Results: seventy one children with T1DM were enrolled for the study. Thirty eight (53.5%) of them were males. Mean age (years) was 13.7±4. Mean age at onset of diabetes was 11.6 years (range: 3-16 years), mean duration of diabetes was 24.4 months (range: 4-84 months), mean HbA1c value was 10.5% (range: 6.4%-14%); a multivariate logistic regression analysis was performed to identify determinants of optimal glycaemic control. Only caregivers' involvement in diabetes management P<0.016, Odd ratio 13.03 (95% CI:1.60-105.95) was identified as determinant of good glycaemic control.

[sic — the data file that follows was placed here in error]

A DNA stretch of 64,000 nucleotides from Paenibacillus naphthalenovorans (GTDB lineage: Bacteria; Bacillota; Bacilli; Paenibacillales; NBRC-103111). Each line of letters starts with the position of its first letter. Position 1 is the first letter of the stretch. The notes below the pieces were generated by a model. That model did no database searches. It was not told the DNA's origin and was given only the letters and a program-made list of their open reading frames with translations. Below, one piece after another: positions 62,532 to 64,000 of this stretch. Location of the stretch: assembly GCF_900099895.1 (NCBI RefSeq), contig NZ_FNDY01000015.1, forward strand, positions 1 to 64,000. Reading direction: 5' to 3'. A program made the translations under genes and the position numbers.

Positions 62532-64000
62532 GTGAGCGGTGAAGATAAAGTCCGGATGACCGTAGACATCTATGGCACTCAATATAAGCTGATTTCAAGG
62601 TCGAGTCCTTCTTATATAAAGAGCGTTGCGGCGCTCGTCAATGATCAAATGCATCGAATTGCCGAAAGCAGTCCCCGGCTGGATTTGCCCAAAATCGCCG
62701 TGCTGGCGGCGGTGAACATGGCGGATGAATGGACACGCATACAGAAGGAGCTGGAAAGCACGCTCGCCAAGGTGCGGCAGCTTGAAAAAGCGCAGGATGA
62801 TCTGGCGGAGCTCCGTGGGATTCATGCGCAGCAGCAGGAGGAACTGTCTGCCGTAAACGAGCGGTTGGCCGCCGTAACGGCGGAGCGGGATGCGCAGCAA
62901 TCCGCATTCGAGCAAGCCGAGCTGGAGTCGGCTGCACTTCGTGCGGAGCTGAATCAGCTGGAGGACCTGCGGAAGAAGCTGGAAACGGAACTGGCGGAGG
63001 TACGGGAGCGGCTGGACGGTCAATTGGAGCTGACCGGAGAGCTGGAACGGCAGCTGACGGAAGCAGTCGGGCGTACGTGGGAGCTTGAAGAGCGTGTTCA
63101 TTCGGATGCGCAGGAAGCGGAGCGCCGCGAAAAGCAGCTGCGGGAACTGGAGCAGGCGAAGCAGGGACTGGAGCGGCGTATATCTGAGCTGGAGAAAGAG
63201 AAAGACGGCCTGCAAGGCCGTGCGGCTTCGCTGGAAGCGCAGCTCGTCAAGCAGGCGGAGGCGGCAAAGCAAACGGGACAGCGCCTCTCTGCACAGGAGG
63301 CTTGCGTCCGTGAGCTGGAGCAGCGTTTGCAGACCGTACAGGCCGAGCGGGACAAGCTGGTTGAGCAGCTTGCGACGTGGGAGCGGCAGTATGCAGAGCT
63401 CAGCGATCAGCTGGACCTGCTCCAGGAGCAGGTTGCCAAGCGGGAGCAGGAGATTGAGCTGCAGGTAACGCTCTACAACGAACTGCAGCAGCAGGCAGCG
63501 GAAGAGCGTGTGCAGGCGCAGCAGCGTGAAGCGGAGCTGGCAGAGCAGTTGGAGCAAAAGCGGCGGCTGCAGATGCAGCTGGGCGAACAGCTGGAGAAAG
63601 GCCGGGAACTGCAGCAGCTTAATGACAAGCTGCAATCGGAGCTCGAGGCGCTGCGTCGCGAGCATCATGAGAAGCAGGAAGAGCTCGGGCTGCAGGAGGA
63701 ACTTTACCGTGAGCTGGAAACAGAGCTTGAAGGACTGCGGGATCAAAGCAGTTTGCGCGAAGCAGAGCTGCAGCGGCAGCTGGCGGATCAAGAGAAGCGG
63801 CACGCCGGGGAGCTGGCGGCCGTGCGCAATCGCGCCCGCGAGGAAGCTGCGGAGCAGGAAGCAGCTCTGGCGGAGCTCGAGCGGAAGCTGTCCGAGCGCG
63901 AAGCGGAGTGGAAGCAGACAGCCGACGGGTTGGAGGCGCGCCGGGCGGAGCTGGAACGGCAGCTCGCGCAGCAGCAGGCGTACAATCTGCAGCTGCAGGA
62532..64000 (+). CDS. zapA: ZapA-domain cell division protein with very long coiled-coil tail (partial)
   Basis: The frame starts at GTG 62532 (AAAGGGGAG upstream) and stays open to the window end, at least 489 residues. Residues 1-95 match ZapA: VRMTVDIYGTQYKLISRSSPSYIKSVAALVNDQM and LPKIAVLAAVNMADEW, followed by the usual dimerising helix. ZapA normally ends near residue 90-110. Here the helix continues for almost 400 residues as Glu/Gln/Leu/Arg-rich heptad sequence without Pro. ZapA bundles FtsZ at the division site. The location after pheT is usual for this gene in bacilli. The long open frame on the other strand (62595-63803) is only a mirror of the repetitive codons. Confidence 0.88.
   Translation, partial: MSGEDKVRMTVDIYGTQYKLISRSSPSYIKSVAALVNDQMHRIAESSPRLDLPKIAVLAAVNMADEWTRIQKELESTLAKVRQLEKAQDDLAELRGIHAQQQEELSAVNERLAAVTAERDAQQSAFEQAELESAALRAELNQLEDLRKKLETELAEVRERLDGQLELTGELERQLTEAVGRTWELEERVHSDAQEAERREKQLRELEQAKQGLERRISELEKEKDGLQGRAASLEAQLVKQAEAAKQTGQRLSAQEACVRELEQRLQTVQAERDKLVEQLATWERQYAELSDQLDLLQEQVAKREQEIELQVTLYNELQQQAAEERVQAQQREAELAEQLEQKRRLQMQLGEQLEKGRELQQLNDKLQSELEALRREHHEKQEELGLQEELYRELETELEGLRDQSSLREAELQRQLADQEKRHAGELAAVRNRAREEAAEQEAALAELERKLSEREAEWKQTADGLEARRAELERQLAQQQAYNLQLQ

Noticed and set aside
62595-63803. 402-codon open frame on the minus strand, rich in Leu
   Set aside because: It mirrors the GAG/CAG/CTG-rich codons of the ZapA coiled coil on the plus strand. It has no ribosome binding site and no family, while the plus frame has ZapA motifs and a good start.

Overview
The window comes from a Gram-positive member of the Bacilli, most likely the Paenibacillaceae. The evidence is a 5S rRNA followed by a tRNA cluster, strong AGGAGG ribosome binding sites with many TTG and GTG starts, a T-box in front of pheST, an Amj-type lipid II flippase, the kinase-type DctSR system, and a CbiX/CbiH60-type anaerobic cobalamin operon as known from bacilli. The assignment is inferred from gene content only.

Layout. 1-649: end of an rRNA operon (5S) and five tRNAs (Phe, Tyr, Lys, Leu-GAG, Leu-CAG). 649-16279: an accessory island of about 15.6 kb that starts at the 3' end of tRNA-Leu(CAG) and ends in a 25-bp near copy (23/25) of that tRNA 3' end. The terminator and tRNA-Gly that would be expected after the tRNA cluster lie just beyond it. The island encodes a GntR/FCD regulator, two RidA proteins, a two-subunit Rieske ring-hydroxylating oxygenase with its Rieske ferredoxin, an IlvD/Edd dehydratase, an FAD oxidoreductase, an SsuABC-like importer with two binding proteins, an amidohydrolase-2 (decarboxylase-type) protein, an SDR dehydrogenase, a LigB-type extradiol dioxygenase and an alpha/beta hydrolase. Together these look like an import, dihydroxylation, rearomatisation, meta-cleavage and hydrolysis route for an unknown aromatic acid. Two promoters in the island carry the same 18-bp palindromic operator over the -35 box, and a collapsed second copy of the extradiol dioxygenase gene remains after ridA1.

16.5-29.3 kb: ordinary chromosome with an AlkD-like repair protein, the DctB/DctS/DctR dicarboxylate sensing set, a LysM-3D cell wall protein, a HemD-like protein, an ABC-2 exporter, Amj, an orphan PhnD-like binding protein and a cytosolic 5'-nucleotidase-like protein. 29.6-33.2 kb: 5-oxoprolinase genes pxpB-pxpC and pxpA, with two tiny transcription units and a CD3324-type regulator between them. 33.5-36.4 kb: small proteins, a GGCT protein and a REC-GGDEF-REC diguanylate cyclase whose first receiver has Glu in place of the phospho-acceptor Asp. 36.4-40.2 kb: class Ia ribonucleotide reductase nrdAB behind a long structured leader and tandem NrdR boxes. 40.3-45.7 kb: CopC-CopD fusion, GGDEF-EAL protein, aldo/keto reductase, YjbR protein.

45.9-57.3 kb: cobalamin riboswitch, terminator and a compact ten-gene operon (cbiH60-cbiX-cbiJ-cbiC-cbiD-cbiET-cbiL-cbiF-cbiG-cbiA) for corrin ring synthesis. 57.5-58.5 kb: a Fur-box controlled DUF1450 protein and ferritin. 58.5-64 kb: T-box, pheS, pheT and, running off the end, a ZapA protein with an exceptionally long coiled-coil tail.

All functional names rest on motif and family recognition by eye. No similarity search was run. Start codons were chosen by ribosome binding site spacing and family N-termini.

Conclusion: our data suggest that of all the socio-demographic factors studied, caregivers' involvement in diabetes management was the only strong determinant for optimal glycaemic control.

 

 

Introduction    Down